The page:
Once inside the top level (external pin interface) I use unsigned
almost everywhere instead of std_logic_vector ("unsigned" is less
typing, and it does more).

I usually define a "subtype slv is std_logic_vector;" as an
abbreviation to reduce typing as well ("slv(to_unsigned())"). Note,
there is a new package in numeric_std for vhdl-2008 that defines
arithmetic operators that assume an unsigned interpretation of SLV.

If it works within integer's ~32 bit (signed) range limits in most
tools, I use subtypes of integer/natural instead.

Rather than have conditionals handle different range direction/start/
end on unconstrained arguments, I normalize the argument's range on a
variable up front, then use the variable instead of the argument:
variable narg : unsigned(arg'length - 1 downto 0) := arg; --
normalized arg

Andy

Andy, May 21, 2012

On Sun, 20 May 2012 15:32:37 -0500
"MikeWhy" <> wrote:

>
> And that was the other, implicit question. A mature perspective will
> obviously have come to terms with the little niggles above. What's the
> magic, the secret to its understanding? Surely it can't be the type system
> that is VHDL's strength.
>

VHDL's type system has very strong opinions about how it intends to be
aggressively keeps the barrel of the gun away from your foot.

My general rule is that a std_logic_vector only gets used to represent
things that are fundamentally not of a known numeric type (bitmasks,
Johnson counters, bus data that will have different interpretations
based on which register it's addressing, etc.) Otherwise it's an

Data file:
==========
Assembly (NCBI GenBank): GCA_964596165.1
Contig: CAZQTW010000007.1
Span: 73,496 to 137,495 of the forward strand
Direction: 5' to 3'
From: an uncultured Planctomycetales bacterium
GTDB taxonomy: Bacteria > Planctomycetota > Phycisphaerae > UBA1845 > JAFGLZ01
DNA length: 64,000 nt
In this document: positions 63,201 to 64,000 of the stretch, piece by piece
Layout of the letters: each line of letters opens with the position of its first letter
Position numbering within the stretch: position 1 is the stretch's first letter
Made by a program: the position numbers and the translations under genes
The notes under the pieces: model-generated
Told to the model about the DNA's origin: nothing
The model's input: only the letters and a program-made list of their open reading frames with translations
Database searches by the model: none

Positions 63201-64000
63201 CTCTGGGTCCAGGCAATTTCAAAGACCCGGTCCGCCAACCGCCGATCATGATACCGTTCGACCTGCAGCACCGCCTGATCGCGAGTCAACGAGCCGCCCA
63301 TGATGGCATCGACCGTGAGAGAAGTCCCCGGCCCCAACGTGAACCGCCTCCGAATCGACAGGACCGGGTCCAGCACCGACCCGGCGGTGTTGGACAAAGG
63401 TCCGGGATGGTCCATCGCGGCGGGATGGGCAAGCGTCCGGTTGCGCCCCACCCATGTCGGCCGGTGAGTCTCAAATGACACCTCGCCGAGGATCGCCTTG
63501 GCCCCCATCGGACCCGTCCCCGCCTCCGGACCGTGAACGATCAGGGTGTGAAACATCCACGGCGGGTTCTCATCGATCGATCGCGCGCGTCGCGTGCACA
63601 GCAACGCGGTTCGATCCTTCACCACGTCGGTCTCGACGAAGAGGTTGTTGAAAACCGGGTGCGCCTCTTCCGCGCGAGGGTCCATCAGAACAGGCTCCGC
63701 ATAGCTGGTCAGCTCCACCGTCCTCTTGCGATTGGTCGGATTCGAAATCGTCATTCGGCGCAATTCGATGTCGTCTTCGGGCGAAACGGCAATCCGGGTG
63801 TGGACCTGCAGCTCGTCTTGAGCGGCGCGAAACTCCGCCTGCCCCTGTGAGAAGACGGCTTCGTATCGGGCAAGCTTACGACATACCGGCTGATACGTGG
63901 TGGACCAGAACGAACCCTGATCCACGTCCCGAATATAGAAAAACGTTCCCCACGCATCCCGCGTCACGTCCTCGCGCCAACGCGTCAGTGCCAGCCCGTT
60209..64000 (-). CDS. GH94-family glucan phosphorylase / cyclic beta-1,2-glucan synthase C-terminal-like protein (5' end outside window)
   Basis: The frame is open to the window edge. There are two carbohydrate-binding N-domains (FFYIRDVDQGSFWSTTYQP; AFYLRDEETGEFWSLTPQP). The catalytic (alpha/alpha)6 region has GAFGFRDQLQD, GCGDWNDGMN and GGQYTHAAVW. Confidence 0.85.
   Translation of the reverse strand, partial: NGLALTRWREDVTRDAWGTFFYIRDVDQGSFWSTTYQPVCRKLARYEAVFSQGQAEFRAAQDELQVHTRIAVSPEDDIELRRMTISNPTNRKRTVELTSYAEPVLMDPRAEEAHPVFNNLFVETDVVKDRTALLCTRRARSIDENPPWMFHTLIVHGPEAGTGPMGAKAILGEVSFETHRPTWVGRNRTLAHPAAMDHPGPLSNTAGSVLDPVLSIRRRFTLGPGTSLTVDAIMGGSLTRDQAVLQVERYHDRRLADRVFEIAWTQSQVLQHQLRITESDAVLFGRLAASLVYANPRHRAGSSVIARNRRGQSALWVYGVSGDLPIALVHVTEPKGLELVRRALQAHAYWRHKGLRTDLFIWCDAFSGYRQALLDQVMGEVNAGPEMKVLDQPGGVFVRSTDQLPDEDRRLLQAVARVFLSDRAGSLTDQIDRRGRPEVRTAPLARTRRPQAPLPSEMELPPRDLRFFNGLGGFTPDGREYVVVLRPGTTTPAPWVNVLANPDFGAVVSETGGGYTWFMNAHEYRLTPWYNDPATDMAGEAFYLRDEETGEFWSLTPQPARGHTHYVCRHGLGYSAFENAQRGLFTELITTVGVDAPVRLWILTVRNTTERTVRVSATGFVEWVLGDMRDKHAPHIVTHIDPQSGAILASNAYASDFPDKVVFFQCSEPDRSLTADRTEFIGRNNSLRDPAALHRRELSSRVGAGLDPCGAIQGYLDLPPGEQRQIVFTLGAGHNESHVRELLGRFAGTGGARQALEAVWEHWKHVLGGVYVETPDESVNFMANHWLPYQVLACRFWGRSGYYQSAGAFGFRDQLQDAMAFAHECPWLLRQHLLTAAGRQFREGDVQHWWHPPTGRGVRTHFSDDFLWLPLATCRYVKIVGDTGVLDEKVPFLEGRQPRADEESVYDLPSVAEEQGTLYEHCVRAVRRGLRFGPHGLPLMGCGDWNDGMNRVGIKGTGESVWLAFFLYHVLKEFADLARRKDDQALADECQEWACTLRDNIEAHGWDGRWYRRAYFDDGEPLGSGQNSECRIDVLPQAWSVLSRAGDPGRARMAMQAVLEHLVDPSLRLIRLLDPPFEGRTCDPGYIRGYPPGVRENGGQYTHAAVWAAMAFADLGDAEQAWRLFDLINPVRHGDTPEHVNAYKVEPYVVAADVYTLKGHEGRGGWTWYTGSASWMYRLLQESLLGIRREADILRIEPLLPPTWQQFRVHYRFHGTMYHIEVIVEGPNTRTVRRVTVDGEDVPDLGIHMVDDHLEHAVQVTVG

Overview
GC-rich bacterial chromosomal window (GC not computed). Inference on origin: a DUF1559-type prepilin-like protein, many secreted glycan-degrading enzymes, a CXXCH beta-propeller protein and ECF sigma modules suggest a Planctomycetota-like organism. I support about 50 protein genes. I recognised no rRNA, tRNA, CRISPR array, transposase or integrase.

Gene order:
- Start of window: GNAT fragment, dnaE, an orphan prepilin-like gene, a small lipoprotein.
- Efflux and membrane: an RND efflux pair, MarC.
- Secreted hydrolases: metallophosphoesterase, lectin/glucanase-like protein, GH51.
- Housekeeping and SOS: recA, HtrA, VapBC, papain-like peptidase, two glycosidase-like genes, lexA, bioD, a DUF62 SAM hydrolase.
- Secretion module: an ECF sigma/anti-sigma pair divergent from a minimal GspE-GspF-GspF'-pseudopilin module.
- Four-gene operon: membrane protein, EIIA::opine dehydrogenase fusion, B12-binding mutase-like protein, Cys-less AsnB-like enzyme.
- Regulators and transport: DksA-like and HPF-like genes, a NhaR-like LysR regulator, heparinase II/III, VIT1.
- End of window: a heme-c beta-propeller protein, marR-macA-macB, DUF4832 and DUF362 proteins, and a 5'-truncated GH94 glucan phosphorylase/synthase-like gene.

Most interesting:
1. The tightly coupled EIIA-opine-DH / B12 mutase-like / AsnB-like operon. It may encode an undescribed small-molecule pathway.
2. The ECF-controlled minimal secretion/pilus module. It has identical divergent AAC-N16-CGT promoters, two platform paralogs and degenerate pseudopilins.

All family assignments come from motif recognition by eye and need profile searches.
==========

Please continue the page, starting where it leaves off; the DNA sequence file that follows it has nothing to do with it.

integer if it can be, a unsigned/signed if it has to be.

Likewise, anywhere booleans can be used instead of std_logic makes the
world that much better of a place.

The only other place to be using sl/slv is when you have to shim in or
out of someone else's IP. It's to my mind the biggest reason to avoid
using CoreGens, Megafunctions, and their ilk.

Other folks have asked you why you aren't just keeping your data in the
byte array form, but I'd ask the other question: Why try to keep your
data as a byte array rather than a wide data element like a
std_logic_vector(63 downto 0)? If you need it to have byte division
boundaries at different places at different times, then only break it
up where and as you need to. If you're thinking of it as "just a
collection of wires", then make it just a collection of wires.

--
Rob Gaddi, Highland Technology -- www.highlandtechnology.com
Email address domain is currently out of order. See above to fix.

7. MikeWhyGuest

"Rob Gaddi" <> wrote in message
news:...
> On Sun, 20 May 2012 15:32:37 -0500
> "MikeWhy" <> wrote:
>
>>
>> And that was the other, implicit question. A mature perspective will
>> obviously have come to terms with the little niggles above. What's the
>> magic, the secret to its understanding? Surely it can't be the type
>> system
>> that is VHDL's strength.
>>

>
> VHDL's type system has very strong opinions about how it intends to be